Rainbow-hued strands of lights mock me from the rickety balcony above.
No lights, twinkly or otherwise, have any business being that cheerful, which means I’ve arrived at my sister’s party. I head up the narrow stairs from the garden entrance to the second-floor suite, trying to convince myself I can grin my way through the first holiday party of the year.
Music thrums through the treads, followed by peals of laughter.
Don’t get me wrong—my sister throws a great party.
I’m just not one for the holidays.
I reach the top and grip the railing for a moment before entering, steeling myself for the full-frontal festive assault. Then I plunge into a whirl of color and cheer, tinsel and tree-shaped hats and T-shirts printed with Kevin McAllister’s face or Cousin Eddie’s motorhome. Blue, gold, red, and green martinis and cocktails crowd every surface. I find a club soda for myself. Night before a game means no booze. I’m wearing a black button-down and dark jeans, aiming not to stick out. But standing between a masc-presenting burlesque dancer in full naughty-elf getup and an older gentleman with a long, white beard, a blinking tie, and plaid pants, I’m the one who looks out of place.
My phone buzzes in my pocket.
Autumn: One of these things is not like the other.
I peer through the crowd for my little sister. She’s lost somewhere in the elbow-to-elbow holiday mayhem filling the upper floor she rents in one of the many heritage houses converted into apartments off Commercial Drive. The place is one broken support away from listing worse than the leaning tower of Pisa, the main reason I agreed to come tonight. I want to convince her she needs to move somewhere that doesn’t need plumbing repairs every two weeks.
Probably would have been better if I’d started on her good side by wearing an ugly sweater or festive lederhosen.
Me: Didn’t realize it was a holiday-dress party.
Autumn: Your shirt’s fine. Your RGF needs work.
The burlesque dancer spins and winks at me. “Sour look for a pretty face.”
No immediate recognition—maybe not a hockey fan? Back when I played in Florida at the beginning of my career, I was anonymous. But not so much in Vancouver as their star forward and team captain.
I force a smile. “Bit warm, is all.”
Plausible excuse. The heat’s always wonky in this infernal house.
“I’d say you’re hotter than warm, honey, but I’m not sure you’d welcome the attention,” the dancer says.
I lift a shoulder and pocket my phone. “Always appreciate a compliment from a stylish individual.” I move my club soda to my left hand so I can offer my right. “Sorry, I didn’t catch your name. Beck. He/him.”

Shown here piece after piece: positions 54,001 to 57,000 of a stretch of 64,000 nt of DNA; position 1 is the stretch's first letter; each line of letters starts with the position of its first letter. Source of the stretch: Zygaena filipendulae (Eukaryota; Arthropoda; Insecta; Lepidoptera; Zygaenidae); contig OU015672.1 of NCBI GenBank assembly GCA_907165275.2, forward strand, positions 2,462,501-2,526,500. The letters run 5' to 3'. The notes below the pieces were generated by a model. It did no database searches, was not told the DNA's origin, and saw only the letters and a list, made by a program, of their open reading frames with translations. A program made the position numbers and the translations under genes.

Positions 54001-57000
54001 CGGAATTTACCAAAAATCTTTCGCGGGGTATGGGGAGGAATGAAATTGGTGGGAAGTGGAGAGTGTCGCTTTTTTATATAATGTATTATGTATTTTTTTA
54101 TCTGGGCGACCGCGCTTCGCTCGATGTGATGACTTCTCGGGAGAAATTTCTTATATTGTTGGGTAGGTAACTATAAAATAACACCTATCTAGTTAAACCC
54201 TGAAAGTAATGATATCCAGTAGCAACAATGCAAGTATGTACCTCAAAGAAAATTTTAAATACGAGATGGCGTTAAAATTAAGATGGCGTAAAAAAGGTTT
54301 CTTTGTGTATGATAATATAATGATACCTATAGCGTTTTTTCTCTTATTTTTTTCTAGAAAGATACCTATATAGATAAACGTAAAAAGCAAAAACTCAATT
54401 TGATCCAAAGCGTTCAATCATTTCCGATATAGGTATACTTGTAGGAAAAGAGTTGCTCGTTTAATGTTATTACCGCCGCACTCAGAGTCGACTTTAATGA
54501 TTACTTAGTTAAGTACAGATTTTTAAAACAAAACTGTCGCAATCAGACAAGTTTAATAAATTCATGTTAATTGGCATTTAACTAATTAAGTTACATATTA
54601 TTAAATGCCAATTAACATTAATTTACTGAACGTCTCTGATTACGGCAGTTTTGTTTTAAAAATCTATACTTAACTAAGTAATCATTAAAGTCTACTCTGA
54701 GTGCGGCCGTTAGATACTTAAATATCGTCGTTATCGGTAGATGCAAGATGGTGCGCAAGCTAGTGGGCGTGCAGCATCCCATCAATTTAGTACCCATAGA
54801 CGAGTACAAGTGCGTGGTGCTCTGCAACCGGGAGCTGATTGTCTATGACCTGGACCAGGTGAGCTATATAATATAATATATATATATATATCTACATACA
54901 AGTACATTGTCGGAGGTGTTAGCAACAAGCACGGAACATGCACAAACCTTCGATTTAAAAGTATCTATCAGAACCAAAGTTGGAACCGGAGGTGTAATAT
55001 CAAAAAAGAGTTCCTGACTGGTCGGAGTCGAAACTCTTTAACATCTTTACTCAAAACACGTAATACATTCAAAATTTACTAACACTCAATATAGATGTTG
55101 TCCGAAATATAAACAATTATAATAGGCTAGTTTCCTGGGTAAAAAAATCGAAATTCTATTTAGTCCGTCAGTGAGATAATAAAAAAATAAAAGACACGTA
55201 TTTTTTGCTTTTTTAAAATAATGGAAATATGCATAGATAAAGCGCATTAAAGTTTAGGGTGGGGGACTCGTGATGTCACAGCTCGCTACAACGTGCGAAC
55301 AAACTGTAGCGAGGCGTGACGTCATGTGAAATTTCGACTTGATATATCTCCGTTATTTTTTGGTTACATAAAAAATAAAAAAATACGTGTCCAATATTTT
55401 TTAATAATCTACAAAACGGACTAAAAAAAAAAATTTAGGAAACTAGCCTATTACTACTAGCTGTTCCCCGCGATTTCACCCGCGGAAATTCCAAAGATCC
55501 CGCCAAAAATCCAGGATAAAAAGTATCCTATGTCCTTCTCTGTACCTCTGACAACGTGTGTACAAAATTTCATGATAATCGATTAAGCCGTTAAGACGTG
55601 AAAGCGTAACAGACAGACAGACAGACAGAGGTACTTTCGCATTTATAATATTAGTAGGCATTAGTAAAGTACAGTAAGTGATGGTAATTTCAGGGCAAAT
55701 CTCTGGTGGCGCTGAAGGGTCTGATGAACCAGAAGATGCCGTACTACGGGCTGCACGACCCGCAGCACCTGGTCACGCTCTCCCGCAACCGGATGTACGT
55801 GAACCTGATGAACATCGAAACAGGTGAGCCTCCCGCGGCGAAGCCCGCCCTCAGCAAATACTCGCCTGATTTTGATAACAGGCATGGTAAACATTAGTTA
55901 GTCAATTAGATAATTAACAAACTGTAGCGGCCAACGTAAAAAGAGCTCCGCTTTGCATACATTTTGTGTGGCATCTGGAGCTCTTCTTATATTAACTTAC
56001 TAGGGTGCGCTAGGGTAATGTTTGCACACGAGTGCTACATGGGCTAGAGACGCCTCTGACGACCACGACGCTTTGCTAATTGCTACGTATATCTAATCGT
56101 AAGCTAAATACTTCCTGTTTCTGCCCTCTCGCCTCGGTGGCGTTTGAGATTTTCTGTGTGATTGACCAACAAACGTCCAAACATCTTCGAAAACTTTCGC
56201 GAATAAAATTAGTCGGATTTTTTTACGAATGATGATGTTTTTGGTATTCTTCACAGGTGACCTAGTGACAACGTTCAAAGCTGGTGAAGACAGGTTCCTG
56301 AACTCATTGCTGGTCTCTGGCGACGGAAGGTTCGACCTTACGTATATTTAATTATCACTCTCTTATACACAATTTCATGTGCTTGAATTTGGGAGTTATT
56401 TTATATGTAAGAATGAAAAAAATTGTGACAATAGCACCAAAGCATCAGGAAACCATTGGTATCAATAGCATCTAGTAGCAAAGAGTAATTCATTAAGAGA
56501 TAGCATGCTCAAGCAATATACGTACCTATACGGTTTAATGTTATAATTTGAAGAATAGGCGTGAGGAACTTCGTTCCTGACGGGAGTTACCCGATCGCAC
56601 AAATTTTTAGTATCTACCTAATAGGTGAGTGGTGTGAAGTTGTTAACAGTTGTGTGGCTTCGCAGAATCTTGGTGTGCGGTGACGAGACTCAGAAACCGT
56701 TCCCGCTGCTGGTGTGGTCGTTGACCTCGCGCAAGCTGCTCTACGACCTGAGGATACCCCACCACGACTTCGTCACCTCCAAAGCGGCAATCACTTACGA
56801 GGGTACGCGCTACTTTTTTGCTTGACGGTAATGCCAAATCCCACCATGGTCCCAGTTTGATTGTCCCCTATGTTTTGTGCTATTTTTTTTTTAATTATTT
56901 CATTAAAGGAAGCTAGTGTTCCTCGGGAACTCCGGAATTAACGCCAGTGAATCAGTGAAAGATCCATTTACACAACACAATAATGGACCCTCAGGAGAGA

“Bruce. They/them.” They accept my handshake with a rough-palmed squeeze, metallic tassels tinkling like tiny wind chimes. “You still feeling that check you took against Chicago last night?”
Ah. They do recognize me.
I shrug and shoot them a half-smile.
“So stoic.” They unravel a length of silver garland from a spool hanging off their thick elf belt and drape it around my neck like a feather boa. “There. On point for Christmas, and between your black shirt and the tinsel, it’s your team colors.”
My phone buzzes. Not wanting to be rude, I leave it in my pocket. “Thanks,” I say to Bruce, just as a diminutive person dressed as a glowing snowball gloms onto them. One of the teachers from the school where my sister works, I think. I’ve been a couple of times to do presentations with the students, and the woman’s face looks familiar.
I’d make polite excuses, but Bruce and the teacher have started kissing like they invented the activity, so I slip away and check the message.
Autumn: Seriously. The RGF is an issue.
No, the issue is that my sister insists on living in a neighborhood where she takes her life in her hands every time she goes to the basement to do her laundry. Her parties are great, the people crammed into the apartment are a riot, and I’d love to enjoy it—but all I can think about is the multiple break-ins they’ve had in that basement. Twice in the past month alone. Completely unacceptable.
A two-bedroom just opened up in my Yaletown high-rise, and all I want for Christmas is for Autumn to agree to let me rent the place for her. A place with in-suite laundry, a dishwasher that doesn’t sound like a malfunctioning Zamboni, and a door attendant that will make sure her Amazon packages don’t get ripped off her porch five seconds after delivery. She’s not going to go for it unless I finesse it like I’m threading the puck through a five-hole.
Better than my stick work, actually. I win awards for that.
Not so much for convincing my sister to do what I want.
That changes tonight. As soon as I figure out my play.
I flick open a second button at my neck and head for the back door, elbowing past ridiculous sweaters and Santa hats and Autumn’s roommate, who’s taking up three people’s worth of space with the frilly layers of fabric poofing out the skirt of her red, sequined dress. She twirls to a chorus of whistles, and the short skirt flares outward like White Christmas had a torrid affair with a disco ball.
Gwendolyn Darling is a glittering marvel. One who always knows what to say to my sister.
I get out onto the balcony and suck in a deep breath. In true Vancouver fashion, it’s cold and as damp as a bin of used hockey jerseys. Smells about the same, too, given the dumpster in the adjacent alley.
I make my way to the empty corner of the balcony and brace my hands on the wood railing. It jiggles under my grip. Fucking deathtrap. How long do I have to stay to convince Autumn I’m willing to have a good time? Tonight’s throwing off my home stand routine: protein dinner, second workout, hot tub, bed.
Comforting. Effective for my game.
And perfectly devoid of Christmas.
“Baby Jesus in a manger, Beck, don’t stand in that corner!” Not Autumn’s voice. Gwen’s.
I turn and cock an eyebrow. My sister’s life-of-the-party, unpredictable roommate stands halfway across the deck, hands on her hips above the giant, glittery poof of a skirt.
“‘Baby Jesus in a manger’?” I echo. “Of course you go for holiday-themed profanity.”
She purses her lips. Not red, like one would expect, but gold. “Problem with that?”